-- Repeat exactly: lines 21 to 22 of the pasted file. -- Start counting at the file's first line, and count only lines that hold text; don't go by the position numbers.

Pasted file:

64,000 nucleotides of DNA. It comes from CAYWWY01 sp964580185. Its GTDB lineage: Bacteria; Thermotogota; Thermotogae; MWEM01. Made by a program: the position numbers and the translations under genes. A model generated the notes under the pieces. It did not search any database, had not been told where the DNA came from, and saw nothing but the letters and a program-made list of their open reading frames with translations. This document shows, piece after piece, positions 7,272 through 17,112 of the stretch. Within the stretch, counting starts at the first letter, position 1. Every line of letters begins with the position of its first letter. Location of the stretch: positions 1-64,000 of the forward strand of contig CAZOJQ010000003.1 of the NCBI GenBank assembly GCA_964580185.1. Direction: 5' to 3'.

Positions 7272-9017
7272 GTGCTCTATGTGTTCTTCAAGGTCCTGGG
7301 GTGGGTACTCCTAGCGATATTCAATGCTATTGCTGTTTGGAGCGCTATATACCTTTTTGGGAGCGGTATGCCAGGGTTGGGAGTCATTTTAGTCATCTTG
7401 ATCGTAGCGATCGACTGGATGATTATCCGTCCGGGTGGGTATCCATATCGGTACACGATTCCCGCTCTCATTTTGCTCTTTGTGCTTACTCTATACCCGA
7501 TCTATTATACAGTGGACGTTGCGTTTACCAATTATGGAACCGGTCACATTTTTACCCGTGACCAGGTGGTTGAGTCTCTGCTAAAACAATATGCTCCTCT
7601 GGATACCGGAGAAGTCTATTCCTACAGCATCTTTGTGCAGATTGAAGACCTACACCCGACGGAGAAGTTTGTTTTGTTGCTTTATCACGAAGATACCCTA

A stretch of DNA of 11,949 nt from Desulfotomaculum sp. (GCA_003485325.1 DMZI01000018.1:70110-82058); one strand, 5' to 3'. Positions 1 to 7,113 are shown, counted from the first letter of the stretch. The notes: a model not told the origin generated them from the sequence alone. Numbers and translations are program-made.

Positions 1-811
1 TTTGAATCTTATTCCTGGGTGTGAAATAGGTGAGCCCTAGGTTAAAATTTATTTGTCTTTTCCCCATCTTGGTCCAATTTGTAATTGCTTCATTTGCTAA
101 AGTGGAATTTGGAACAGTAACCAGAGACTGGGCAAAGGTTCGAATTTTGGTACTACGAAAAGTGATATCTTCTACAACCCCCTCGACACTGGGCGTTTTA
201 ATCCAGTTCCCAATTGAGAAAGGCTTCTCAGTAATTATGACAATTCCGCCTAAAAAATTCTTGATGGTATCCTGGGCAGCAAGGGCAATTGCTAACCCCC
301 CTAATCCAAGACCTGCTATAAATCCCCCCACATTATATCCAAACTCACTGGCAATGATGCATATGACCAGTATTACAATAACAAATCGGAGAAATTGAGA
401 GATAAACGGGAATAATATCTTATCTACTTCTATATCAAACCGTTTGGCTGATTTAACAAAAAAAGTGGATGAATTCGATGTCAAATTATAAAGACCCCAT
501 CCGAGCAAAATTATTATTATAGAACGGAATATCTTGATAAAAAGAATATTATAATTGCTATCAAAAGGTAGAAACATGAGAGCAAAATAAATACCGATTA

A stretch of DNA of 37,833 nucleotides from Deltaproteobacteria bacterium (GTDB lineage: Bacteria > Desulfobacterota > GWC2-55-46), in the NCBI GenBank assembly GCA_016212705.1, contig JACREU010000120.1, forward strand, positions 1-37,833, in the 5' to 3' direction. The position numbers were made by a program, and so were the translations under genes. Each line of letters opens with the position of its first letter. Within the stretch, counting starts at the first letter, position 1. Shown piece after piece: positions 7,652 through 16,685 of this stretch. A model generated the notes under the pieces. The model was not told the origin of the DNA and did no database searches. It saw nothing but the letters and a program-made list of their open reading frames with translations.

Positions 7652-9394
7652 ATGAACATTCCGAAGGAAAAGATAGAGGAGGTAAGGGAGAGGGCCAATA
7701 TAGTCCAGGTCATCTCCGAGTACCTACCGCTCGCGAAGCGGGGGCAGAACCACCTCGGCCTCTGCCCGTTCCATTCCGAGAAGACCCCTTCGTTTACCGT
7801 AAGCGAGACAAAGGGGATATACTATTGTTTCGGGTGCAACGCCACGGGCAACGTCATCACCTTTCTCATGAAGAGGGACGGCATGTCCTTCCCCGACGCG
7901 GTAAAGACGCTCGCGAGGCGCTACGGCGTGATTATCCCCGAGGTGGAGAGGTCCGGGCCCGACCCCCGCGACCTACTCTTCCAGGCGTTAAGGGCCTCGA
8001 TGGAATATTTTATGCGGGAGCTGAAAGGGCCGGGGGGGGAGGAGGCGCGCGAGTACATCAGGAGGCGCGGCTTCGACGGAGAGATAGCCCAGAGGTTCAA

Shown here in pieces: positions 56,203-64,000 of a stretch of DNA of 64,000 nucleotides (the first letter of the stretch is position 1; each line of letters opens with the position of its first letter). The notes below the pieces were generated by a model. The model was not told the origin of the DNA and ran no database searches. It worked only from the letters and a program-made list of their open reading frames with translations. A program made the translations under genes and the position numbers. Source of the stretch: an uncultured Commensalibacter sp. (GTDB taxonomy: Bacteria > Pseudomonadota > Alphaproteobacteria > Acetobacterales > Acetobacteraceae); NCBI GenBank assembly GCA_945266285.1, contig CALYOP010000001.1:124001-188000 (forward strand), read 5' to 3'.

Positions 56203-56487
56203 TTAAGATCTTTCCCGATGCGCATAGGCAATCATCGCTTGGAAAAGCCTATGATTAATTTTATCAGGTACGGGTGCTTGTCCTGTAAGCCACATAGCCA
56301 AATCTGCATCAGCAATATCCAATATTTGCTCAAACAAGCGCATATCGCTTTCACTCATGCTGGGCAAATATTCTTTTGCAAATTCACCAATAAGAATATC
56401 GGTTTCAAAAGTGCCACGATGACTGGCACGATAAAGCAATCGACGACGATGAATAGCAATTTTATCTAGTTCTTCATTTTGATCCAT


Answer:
7901 GTAAAGACGCTCGCGAGGCGCTACGGCGTGATTATCCCCGAGGTGGAGAGGTCCGGGCCCGACCCCCGCGACCTACTCTTCCAGGCGTTAAGGGCCTCGA
8001 TGGAATATTTTATGCGGGAGCTGAAAGGGCCGGGGGGGGAGGAGGCGCGCGAGTACATCAGGAGGCGCGGCTTCGACGGAGAGATAGCCCAGAGGTTCAA